Eliot V. Elliott
Eliot Valens Elliott (1902 - 26 November 1984) was a trade union leader of the Seamen's Union of Australia (SUA) from 1941 to 1978. Born in New Zealand, Elliott left school at the age of 15, briefly worked on the New Zealand railways, before becoming a merchant seaman and travelling the world.
During the 1920s, Elliott moved to Australia to live and work as a seafarer. He was a shipboard delegate during the Seamen's Strike of 1925 which severely disrupted trade between Britain, South Africa and Australasia. By 1935 Elliott had become recognised as a leader of Australian seamen, and was prominent in a bitter strike against an unsatisfactory Award and poor working conditions that lasted from December 1935 to February 1936. The strike failed with the union left divided and crippled. Recognised by his peers as a skilled and militant trade unionist, he was elected leader of the Queensland Branch of the Seamen's Union of Australia (SUA) in 1936 and also joined the Communist Party of Australia that year. In 1941, he was elected Federal leader of the union, a position he was to hold continually until his retirement in 1978.
Under Elliot's leadership, the SUA contributed significantly to the war effort during World War II, and over the years the harsh and dangerous working conditions of rank and file Australian seamen greatly improved. Elliott adopted a policy of as much face-to-face contact with the rank and file as possible, and established the journal, The Seamen's Voice, which allowed for significant debate and contributions from members and emphasised the importance of unity, solidarity and internationalism amongst seamen and maritime workers.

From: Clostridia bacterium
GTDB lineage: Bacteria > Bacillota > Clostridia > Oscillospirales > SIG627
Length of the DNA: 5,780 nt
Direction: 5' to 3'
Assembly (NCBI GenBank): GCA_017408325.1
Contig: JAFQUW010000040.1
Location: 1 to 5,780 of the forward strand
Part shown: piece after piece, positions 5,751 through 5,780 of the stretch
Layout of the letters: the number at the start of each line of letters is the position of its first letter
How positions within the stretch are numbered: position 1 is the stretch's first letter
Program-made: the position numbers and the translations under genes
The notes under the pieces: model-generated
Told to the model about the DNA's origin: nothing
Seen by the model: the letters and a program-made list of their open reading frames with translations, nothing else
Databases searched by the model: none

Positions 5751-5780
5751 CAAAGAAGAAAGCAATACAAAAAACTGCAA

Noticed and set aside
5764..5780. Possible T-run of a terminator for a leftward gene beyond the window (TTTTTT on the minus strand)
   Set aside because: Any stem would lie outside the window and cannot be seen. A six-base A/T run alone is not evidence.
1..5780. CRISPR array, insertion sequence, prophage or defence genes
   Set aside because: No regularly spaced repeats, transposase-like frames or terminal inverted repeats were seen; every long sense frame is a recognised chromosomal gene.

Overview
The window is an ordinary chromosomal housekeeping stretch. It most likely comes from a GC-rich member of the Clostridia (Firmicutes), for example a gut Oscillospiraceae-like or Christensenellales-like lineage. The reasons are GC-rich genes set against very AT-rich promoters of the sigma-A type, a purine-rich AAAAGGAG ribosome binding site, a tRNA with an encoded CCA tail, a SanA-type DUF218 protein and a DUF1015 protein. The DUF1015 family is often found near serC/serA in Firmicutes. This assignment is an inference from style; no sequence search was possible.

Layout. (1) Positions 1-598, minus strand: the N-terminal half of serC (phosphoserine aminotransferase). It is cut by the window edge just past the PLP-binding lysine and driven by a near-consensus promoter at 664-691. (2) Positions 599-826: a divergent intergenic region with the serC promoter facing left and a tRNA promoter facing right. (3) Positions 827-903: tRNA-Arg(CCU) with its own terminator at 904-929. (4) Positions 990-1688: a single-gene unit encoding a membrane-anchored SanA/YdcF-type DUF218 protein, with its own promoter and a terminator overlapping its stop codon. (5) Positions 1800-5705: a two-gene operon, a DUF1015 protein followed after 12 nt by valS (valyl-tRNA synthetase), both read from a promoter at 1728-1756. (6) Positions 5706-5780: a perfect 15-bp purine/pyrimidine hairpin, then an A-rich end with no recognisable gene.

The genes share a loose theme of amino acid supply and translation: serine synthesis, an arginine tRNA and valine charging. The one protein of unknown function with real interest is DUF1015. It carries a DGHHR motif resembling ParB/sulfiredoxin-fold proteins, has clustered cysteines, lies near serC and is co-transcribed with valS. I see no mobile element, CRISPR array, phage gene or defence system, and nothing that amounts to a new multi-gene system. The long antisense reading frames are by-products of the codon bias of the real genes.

In recognition of his organisational capabilities, in 1949 he was elected Vice President of the Seamen's and Dockers Trade Department of the World Federation of Trade Unions, with Australian born American longshoreman Harry Bridges elected President.
Elliott supported the Soviet invasion of Czechoslovakia in 1968 and he was a founding member of the Socialist Party of Australia in 1971. While many labelled him a "stalinist", he was a dynamic leader of the Seamans Union who used every opportunity to advance the interests of his members including strong advocacy for the Australian merchant fleet. With the advancement of shipbuilding in the 1960s and containerisation, Elliott and the union's policy making body, the National Committee of Management (COM), met over four days in June 1968 and hammered out a historic document formulating the union's attitude to technological change on the basis of social progress, subsequently unanimously adopted at meetings of seamen around Australia. Over the next twenty years a substantial amount of this policy of fundamental improvement of working conditions was achieved. Elliott said in 1968 that seamen had "to take advantage of technological developments", and "the future belongs to us if we learn how to grasp and hold it". He explained, "We believe men are more important than machines and new ships."
The Seamens' Union of Australia, which amalgamated with the Waterside Workers Federation in 1993 to form the Maritime Union of Australia, was also renowned in the Australian labour movement for its involvement nationally and internationally in political issues like the anti-apartheid struggle in South Africa and in protests against the Vietnam War, motivated by the necessity of social progress in work and society on a national and international scale.
Some of the ashes of Eliot V. Elliott were scattered on the sea south east of Sydney Heads at a mariner's funeral service held on the morning of 12 April 1985.
- Details of E.V.Elliott's life and career can be found in the book by Brian Fitzpatrick and Rowan Cahill, The Seamen's Union of Australia 1872-1972: A History, Seamen's Union of Australia, Sydney, 1981.
- Sea Change - An essay in maritime labour history by Rowan Cahill
- For details of the life and career of Elliott's long-time partner, Della Elliott, see Rowan Cahill, "Dedicated to the Workers' Struggle", Sydney Morning Herald, 4 November 2011.